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Why so much seaweed on South Florida beaches?

FAU study shows this year's sargassum bloom close to matching 2018
Seaweed washes up on Juno Beach on May 26, 2021.jpg
Posted at 3:11 PM, May 26, 2021
and last updated 2021-05-26 17:03:01-04

BOCA RATON, Fla. — Anyone who's been to the beach lately knows there's a lot of seaweed.

Researchers at Florida Atlantic University said it's some of the most sargassum South Florida has seen on its beaches.

Crystal clear water and a light breeze is a perfect day at the beach for Vicki Reis.

"It is my happy place," Reis said.

Reis walks the beach every day and said it's the time of year when she notices the seaweed start to wash in.

"It has been coming in for a couple weeks now," Reis said.

For the past several years, scientists at FAU have noticed more sargassum in the ocean.

"We think of it as too much of a good thing," reseacher Brian LaPointe, who has studied sargassum since the 1980s, said.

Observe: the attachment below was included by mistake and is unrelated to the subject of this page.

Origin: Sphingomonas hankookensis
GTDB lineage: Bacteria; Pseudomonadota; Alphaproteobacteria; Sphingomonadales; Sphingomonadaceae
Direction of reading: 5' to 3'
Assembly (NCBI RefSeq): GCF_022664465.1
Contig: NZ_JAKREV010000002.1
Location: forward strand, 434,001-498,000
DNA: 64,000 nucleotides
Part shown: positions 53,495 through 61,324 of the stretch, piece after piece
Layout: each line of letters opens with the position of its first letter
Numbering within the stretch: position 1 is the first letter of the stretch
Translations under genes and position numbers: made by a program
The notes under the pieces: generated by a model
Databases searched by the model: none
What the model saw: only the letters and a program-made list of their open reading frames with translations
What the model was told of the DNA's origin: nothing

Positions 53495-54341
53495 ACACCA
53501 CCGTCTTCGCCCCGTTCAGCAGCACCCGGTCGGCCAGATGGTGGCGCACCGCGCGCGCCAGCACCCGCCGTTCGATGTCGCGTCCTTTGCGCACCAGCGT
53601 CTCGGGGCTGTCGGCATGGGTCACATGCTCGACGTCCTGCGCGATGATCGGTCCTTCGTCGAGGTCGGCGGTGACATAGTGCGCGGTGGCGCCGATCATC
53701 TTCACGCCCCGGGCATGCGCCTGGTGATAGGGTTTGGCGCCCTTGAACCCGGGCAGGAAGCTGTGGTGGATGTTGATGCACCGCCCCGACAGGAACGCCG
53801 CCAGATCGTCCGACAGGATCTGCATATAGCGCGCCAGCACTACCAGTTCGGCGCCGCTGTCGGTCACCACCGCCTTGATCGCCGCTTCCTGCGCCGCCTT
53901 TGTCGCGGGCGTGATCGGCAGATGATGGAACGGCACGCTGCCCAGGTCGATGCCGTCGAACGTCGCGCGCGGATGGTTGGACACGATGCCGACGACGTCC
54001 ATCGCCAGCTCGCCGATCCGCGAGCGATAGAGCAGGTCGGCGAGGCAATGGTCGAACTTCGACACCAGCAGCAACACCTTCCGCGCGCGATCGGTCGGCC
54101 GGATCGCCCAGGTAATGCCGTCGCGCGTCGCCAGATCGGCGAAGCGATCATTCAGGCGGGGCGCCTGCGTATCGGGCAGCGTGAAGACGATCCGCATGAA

His team's latest find is a 35% nitrogen increase in the sargassum tissue.

"It is like the canary in the coal mine, right? It is out there like a barometer of global change," LaPointe said.

LaPointe said a mixture of humans and the environment has led to the nitrogen increase.

Sargassum is used by sea life as a habitat at sea, but the study has found less living creatures in the seaweed.

LaPointe added the large blooms created problems for tourism on coastal beaches

Cities and counties have been spending millions of dollars to help get the seaweed off of their beaches.

"Some of those hotels on the beach, you will not stay there to stay with rotting," LaPointe said.

LaPointe said 2018 was the largest sargassum bloom and believes this year could be close to that.

The fix to the problem will need more research, but he said reducing our nitrogen footprint in the first place to start.

"The ultimate solution for South Florida is to clean up the water north of Lake Okeechobee," LaPointe said.